What is a P/E Ratio? Learn more at: https://www.wallstreetsurvivor.com/register P/E, or price-to-earnings ratio, is probably the most popular analytical tool provided in the stock quote. At a glimpse, it lets you know how the market values a company in relation to its earnings. A higher P/E ratio tends to mean that a company’s stock price is relatively expensive. A lower P/E ratio means the price is relatively inexpensive. The key word here is relatively. P/E ratio is useless on its own; it always needs to be compared, either to other companies of similar size, the company's industry, or to past performances of the same company. What you really need to know about this is that low P/E ratios suggest the stock may be under-valued, but also may have no growth prospects. Always compare a company’s P/E ratio with companies in the same industry and of the same size – A higher P/E ratio compared to the industry suggests either that the stock is overvalued or people expect bigger things from this particular company than all the others in that industry. Learn more about the P/E ratio with Wall Street Survivor's Getting Started In The Stock Market course pack:http://courses.wallstreetsurvivor.com/is/10-getting-started-in-the-stock-market/
Views: 103807 Wall Street Survivor
What is a Penny Stock | by Wall Street Survivor
 
02:19
What is a penny stock? Learn more at: https://www.wallstreetsurvivor.com Penny stocks are often misunderstood. They're almost always thought of as a scam or a great way to make easy cash. Watch this video to learn a little more about penny stocks. Learn how to trade penny stocks for free at http://www.wallstreetsurvivor.com/stock-market-game
Views: 37310 Wall Street Survivor
What are Call Options | by Wall Street Survivor
 
02:31
What are Call Options? Learn more at: https://www.wallstreetsurvivor.com Call Options are contracts to buy an underlying asset (stock, house, anything) for a certain price by a certain date. If you are new to options or to the stock market, this video is the perfect place to start. Practice trading options for free at http://www.wallstreetsurvivor.com/stock-market-game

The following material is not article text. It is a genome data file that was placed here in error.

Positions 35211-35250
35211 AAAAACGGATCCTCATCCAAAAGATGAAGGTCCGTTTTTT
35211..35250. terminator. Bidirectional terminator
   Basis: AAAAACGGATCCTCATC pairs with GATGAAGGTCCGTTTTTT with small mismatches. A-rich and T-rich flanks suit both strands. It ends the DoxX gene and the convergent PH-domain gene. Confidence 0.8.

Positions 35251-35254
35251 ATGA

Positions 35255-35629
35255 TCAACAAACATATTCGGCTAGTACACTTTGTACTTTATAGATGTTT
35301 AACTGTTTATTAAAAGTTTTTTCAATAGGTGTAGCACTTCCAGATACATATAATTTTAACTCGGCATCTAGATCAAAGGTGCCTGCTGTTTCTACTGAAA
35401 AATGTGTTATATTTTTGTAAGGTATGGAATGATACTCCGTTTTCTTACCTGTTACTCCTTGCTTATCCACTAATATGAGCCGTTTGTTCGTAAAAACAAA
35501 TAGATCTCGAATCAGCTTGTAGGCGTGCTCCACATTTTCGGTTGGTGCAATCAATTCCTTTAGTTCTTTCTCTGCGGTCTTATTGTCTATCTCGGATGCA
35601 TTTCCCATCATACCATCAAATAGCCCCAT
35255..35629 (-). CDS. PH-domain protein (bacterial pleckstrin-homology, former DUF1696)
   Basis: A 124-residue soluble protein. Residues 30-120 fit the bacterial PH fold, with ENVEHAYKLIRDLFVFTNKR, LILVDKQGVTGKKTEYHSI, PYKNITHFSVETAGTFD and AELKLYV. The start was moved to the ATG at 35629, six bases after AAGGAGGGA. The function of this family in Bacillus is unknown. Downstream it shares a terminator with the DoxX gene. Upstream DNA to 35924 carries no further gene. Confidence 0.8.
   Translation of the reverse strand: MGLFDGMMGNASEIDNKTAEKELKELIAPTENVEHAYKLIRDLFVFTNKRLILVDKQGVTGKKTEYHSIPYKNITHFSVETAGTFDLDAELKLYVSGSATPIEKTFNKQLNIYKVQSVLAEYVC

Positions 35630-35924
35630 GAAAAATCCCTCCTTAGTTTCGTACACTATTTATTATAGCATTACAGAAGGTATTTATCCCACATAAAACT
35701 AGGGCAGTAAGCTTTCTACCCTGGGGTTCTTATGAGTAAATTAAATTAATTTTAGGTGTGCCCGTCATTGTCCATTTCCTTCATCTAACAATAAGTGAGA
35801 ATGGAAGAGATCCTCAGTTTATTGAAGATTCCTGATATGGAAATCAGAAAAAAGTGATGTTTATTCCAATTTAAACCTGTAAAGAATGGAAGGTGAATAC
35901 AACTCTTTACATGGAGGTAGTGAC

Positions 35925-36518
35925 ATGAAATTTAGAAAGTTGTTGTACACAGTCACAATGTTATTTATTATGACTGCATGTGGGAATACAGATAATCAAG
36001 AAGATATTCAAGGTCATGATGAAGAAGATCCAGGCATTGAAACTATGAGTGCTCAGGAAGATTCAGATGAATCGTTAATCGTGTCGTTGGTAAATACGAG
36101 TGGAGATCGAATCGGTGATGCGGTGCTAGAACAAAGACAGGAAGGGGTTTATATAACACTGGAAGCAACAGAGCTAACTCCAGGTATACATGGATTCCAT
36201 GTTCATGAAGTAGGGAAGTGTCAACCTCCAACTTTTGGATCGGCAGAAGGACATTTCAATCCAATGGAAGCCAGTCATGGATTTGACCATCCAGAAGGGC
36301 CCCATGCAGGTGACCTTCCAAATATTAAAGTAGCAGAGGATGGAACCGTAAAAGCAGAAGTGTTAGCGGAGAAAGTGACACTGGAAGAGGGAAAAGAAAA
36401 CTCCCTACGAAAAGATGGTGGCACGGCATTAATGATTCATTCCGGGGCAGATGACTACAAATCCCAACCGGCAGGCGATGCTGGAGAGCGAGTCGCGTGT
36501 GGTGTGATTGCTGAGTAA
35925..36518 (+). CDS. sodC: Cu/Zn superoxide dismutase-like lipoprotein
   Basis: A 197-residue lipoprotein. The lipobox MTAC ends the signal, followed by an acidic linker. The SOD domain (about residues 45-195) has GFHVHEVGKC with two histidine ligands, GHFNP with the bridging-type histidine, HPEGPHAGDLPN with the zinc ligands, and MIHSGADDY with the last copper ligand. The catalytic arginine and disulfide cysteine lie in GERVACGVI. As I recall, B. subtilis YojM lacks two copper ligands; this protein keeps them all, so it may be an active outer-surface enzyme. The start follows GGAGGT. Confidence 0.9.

Views: 25032 Wall Street Survivor
What are Dividends | by Wall Street Survivor
 
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What are dividends? Learn more at: https://www.wallstreetsurvivor.com A dividend occurs when a company redistributes its profits. A corporation who earns a profit or surplus can choose to make a payment to its shareholders: this payment is known as a dividend. These payments are generally allocated a fixed amount per share. When it comes to life, all sorts of things pay dividends. Education pays dividends—in the form of skills that help you get a good job. Physical fitness pays dividends—in the form of good health and a toned body. And volunteering pays dividends—in the form of helping others out and feeling good about making a difference. Same with investing. Investing in a company often pays dividends—literally. Learn more about Dividends with Wall Street Survivor's Going Deeper With Stocks course: http://courses.wallstreetsurvivor.com/is/going-deeper-with-stocks/
Views: 56398 Wall Street Survivor
Raise Money For a Startup | By Wall Street Survivor
 
02:26
Learn how to raise money for a startup with this Wall Street Survivor! Learn more at: https://www.wallstreetsurvivor.com Are you a budding entrepreneur? Learn how to start your own business at http://courses.wallstreetsurvivor.com/
Views: 35183 Wall Street Survivor
Fundamental and Technical Analysis Intro | by Wall Street Survivor
 
02:01